After a couple of workouts you go to practice with an empty barbell, and you then progress by adding more weight over the weeks.
If you already have experience with the movement, the best option is to work in an strength range (more info) that is, 3-5 sets with a load that allows you to do 2 to 6 reps. You will achieve excellent results in terms of strength and muscle mass gain in addition to the benefits discussed above.
Variants of Deadlift and what they are for
There are a few more variations of the exercise, but I’m going to focus on the 4 best known and when to apply them.
Instead of starting by lifting the barbell from the floor, in this variant the barbell is placed on the rack supports at your hips height (or if you don’t have the supports you can lift it by doing a classic Deadlift).
From there you go down, bringing your hips back and just slightly bending your knees. As in the classic version, the barbell barely touches your body.
When you reach about halfway down your shin, you come back up extending your hips forward (video).
This exercise is used if you want to put more emphasis on your hamstrings.
In this one the difference is in the position of your legs, which are more separated than in the classic version (always with the heel in a straight line to the knee) staying outside your hands.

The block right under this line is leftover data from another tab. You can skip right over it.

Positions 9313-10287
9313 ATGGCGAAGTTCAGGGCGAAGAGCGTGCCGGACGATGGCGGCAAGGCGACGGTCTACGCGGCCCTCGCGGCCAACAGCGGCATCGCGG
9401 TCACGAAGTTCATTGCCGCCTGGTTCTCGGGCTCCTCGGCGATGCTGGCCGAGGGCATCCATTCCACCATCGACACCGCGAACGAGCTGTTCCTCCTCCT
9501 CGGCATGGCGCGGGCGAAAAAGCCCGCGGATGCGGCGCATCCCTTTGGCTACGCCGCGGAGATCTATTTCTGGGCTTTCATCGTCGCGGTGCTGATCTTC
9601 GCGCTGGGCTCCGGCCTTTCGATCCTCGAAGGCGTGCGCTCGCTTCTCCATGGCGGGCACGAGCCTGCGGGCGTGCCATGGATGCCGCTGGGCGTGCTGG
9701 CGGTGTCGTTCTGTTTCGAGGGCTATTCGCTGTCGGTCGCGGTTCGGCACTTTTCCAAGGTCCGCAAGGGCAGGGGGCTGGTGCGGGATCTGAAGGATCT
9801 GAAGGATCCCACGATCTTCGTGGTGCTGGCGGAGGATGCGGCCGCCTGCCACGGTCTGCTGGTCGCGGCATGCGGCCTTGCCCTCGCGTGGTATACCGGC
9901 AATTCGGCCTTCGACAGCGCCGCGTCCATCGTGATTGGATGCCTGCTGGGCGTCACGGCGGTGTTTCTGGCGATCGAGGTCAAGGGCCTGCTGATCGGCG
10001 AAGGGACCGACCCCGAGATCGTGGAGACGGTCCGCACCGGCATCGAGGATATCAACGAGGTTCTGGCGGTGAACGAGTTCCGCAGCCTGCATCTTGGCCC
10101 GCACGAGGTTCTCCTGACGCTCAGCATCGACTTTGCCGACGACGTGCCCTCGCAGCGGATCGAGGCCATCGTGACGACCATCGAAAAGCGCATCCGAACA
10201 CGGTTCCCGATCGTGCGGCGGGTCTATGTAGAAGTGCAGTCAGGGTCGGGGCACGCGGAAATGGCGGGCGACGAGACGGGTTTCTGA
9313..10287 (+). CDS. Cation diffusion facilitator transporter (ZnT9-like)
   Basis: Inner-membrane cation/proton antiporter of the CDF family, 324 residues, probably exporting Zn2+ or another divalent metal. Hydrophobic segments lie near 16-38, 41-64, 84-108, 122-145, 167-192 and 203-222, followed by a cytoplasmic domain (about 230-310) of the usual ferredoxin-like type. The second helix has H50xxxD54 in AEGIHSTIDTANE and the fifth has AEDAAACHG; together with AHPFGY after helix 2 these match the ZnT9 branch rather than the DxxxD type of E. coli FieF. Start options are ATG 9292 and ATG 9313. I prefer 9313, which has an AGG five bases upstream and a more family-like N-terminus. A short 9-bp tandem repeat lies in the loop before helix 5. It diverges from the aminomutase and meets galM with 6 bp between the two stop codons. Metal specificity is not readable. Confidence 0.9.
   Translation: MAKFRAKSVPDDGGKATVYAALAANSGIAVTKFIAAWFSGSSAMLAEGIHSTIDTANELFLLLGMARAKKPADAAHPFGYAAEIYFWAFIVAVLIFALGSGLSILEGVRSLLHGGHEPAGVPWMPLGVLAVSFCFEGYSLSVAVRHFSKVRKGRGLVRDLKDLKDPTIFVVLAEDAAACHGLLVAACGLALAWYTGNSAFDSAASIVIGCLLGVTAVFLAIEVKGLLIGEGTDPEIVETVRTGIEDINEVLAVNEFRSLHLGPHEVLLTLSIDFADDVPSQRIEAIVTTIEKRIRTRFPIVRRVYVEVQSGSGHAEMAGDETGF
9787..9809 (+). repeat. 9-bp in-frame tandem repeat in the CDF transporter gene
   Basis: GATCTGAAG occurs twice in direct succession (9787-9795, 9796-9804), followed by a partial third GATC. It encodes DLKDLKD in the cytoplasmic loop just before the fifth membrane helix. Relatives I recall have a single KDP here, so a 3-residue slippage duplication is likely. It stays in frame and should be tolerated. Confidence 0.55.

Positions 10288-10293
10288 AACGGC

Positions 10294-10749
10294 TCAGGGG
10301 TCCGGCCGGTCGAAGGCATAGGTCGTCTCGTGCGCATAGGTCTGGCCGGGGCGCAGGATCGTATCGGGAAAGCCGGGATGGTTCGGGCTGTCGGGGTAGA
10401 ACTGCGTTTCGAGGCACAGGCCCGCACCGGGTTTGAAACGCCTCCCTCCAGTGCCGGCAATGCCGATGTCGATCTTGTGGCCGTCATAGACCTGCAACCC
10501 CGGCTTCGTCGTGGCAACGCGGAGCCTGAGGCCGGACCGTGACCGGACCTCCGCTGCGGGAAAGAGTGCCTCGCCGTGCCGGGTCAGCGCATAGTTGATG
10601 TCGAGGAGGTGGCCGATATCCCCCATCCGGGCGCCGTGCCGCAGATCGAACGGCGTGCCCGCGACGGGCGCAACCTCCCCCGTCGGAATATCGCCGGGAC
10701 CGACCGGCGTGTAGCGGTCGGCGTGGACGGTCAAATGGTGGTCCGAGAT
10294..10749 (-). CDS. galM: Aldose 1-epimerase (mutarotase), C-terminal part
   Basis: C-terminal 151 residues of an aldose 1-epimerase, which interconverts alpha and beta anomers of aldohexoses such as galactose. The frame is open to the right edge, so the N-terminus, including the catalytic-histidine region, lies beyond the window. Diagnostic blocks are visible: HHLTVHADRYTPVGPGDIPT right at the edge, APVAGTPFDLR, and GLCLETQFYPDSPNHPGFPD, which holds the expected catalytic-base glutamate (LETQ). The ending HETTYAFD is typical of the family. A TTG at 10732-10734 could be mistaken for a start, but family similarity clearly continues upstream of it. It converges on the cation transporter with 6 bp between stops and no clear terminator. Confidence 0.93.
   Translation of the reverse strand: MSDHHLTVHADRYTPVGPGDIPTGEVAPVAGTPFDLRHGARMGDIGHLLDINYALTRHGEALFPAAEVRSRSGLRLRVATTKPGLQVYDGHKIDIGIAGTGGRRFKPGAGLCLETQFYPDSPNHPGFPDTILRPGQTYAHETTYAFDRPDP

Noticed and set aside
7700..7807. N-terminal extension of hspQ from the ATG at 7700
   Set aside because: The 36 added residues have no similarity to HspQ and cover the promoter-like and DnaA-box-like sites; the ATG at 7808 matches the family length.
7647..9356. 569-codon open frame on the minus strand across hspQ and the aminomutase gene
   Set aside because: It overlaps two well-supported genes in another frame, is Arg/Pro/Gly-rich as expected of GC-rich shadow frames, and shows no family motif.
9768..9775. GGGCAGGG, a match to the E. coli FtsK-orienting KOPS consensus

This arrangement makes your quads work harder and takes some pressure off your lower back.
This exercise is excellent if you want to focus the greatest effort on the glutes since the weight is directly on them and also offers a great range of motion with each repetition.
In addition to the loaded barbell you will need a bench to support your back and perhaps a mat to protect your pelvic area (video)
Here we do find more differences since we changed the barbell for a Kettlebell. In this case the movement is more dynamic, starting with the KB a few centimeters in front of us to generate some momentum.
The movement of the hip and knees is basically the same as in the classic Deadlift. However the arms swing pendulously (video)
The KB swing is often used in aerobic or high intensity intervals sessions where more repetitions are required.
So those are the basic concepts of the Deadlift.
Later we will see other exercises that are also essential to incorporate into any training program.
Until next time!